Recent Trends in Verification

Over the last decade, ED has largely been unable to strike a balance between maintaining program integrity and eliminating unnecessary barriers for low-income students. The following developments and setbacks highlight the "one step forward, two steps back" pattern of recent verification adjustments:

IRS Data Retrieval Tool (DRT)

The introduction of the IRS Data Retrieval Tool (DRT), a resource that allows financial aid applicants to import tax information directly into the FAFSA, should have greatly reduced the need for verification beginning in award year 2012-13. Unfortunately, the DRT was disabled for large portions of the 2016-17 and 2017-18 processing cycles, preventing any meaningful verification reduction in recent years.

Prior-Prior Year (PPY)

The use of prior-prior year (PPY) income data on the FAFSA, which made the FAFSA available earlier and allowed more applicants to use the DRT, was implemented in award year 2017-18 and was expected to significantly reduce verification burden. The DRT makes tax data from two years prior readily available upon application, which, under PPY, allows more applicants to submit information already considered verified by the IRS. For this reason, PPY is crucial progress toward solving the verification problem. Unfortunately, the DRT went offline again that year, contributing to widespread confusion and soaring verification selection rates.

Institutional Cap

For many years, institutions were only required to verify up to 30 percent of their total applicant pool. However, ED removed this cap when it introduced targeted verification groups during the 2012-13 award year. Institutions now must complete the process for every selected student. Though ED may select fewer than 30 percent of applications overall, the distribution of selected applications can vary widely across institutions, leaving some campuses with a light verification burden and others overwhelmed.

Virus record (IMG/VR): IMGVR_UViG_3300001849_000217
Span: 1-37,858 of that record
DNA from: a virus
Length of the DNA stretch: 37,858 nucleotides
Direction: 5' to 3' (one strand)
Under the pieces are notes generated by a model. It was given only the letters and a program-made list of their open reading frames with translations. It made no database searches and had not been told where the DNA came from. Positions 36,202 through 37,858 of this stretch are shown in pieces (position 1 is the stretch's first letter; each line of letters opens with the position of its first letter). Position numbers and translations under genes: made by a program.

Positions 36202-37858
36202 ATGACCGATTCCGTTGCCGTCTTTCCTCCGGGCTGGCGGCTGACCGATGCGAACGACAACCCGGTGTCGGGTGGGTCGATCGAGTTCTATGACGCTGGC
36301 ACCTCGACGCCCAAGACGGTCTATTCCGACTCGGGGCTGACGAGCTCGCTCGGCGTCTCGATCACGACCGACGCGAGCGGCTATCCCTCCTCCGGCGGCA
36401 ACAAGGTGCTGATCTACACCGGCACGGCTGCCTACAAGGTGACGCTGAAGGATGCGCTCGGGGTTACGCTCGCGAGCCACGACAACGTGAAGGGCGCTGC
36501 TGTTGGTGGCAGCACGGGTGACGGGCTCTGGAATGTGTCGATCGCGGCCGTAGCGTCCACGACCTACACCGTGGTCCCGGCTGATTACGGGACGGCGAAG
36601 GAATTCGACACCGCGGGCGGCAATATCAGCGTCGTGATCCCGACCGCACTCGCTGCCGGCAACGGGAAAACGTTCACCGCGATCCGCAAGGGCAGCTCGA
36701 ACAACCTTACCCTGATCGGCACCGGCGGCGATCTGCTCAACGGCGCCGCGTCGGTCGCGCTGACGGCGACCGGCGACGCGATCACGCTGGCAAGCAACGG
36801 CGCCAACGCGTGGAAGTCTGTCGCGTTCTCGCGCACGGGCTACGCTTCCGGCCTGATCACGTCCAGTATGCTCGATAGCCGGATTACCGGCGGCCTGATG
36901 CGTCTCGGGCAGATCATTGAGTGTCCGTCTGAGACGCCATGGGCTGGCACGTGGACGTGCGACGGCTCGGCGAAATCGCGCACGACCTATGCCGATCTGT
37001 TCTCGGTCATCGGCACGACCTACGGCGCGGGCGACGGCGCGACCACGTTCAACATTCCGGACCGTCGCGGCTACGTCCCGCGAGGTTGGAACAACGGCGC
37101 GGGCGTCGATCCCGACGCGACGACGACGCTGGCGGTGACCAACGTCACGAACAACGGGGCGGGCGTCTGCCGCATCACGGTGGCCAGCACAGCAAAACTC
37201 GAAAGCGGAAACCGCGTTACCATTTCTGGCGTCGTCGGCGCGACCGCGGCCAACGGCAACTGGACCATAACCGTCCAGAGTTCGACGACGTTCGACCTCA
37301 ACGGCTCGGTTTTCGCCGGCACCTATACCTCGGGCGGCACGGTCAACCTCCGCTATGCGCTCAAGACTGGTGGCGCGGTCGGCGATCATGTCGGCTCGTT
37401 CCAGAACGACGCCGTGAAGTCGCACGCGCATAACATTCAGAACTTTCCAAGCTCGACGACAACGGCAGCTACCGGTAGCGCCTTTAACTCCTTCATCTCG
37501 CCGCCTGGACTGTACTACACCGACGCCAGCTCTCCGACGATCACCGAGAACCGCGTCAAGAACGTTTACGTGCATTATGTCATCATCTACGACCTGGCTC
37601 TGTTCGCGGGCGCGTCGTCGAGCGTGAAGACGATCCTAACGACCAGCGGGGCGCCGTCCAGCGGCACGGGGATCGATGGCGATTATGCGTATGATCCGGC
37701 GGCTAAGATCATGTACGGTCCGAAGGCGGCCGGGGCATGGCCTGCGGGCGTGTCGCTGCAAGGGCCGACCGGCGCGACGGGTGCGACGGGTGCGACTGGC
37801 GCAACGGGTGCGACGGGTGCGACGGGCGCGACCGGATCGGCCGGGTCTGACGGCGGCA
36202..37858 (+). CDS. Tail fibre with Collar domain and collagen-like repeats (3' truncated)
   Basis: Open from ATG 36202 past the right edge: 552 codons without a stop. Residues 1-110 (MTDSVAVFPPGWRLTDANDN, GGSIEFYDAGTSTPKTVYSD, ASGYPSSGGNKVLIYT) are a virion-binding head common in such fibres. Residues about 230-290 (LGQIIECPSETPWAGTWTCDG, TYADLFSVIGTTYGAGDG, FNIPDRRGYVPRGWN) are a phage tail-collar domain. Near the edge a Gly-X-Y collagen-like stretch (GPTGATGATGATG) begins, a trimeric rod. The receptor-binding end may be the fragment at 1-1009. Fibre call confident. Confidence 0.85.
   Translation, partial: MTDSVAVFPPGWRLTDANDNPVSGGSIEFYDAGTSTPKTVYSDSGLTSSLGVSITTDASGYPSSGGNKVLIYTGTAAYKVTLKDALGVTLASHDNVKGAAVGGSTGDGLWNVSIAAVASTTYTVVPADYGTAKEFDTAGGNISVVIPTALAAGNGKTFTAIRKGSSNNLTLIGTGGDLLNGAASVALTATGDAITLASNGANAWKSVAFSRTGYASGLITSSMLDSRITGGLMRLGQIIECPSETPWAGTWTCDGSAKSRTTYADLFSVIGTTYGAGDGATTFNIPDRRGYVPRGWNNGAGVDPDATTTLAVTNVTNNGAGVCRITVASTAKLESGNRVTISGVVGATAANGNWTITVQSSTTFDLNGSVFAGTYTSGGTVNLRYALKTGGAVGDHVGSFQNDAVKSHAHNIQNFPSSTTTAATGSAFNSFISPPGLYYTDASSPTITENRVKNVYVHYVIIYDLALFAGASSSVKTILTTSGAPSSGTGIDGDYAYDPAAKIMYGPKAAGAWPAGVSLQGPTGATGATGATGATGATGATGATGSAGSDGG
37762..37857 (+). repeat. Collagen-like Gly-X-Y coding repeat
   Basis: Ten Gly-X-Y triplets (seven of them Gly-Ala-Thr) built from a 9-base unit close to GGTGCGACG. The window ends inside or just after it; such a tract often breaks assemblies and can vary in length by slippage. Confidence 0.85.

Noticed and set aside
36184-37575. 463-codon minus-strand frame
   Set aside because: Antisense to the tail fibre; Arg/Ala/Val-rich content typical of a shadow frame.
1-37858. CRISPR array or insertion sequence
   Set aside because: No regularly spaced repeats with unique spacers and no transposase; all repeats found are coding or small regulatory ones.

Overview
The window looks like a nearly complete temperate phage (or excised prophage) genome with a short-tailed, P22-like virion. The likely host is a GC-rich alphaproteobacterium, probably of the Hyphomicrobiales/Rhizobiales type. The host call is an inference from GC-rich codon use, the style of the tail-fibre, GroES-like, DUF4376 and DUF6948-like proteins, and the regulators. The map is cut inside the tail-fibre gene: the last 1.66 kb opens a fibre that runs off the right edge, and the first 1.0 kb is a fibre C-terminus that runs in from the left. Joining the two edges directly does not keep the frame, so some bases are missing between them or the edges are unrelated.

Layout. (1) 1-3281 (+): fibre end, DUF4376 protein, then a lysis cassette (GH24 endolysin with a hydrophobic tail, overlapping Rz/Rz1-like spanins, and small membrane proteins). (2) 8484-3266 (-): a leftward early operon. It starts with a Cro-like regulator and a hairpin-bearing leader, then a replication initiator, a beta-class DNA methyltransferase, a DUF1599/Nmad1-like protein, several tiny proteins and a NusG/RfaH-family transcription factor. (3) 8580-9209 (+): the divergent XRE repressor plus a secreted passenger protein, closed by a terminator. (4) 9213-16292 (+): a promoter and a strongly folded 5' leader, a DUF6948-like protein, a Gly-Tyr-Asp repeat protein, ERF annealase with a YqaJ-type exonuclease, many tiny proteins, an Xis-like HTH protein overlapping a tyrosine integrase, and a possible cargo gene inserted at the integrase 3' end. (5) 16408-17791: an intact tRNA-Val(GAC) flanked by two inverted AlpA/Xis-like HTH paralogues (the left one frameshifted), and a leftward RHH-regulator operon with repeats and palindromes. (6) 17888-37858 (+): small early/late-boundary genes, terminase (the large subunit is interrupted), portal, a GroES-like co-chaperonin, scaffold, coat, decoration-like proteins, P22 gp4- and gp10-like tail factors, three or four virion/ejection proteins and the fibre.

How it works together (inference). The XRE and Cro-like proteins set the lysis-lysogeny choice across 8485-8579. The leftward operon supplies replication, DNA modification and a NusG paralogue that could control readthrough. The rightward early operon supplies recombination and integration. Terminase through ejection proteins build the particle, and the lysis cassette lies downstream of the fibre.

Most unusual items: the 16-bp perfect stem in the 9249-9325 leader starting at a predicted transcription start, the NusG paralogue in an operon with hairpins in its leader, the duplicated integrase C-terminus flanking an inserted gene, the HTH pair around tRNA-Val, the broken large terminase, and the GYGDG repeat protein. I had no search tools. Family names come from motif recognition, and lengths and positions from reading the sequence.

Verification of Non-filing (VONF) Status

ED implemented a verification of non-filing (VONF) status requirement to all schools in 2016-17. Under this policy, all selected applicants who did not file a tax return must verify, by obtaining necessary IRS documentation, that they did not file. Students and parents must request a tax transcript from the IRS either online or by submitting a paper IRS Form 4506-T by mail, a process that can take weeks. VONF is a cumbersome and lengthy process, and ED has yet to provide data showing the practice is necessary to ensuring program integrity.7

What Congress Can Do

  1. Congress can apply pressure to ED to ensure greater transparency on verification selection rates, the necessity of VONF, and the degree to which verification detects significant submission errors.
  2. Congress can work with the ED to reinstate the the 30 percent cap on verification.
  3. The ultimate solution to verification burden is fixing the FAFSA. Simplifying and improving the FAFSA by expanding the use of the IRS DRT to include all 1040 line items and by auto-importing data already considered verified by other federal agencies, such as receipt of means-tested benefits, would greatly reduce the need for verification and its impact on low-income applicants. These and other provisions are included in NASFAA's FAFSA Simplification Working Group recommendations.

NASFAA Resources

Other Verification Resources

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1 U.S. Department of Education, FAFSA Application Processing and Verification Update (Presentation),
2 U.S. Department of Education, Federal Pell Grant Program Annual Data Reports,
3 National College Access Network, The Leaky FAFSA Pipeline,
4 The Institute for College Access and Success (TICAS), On the Sidelines of Simplification, 
5 TICAS, On the Sidelines of Simplification
6 TICAS, On the Sidelines of Simplification
7 NASFAA Letter on VONF,
8 NASFAA FAFSA Working Group Report,

Publication Date: 10/29/2018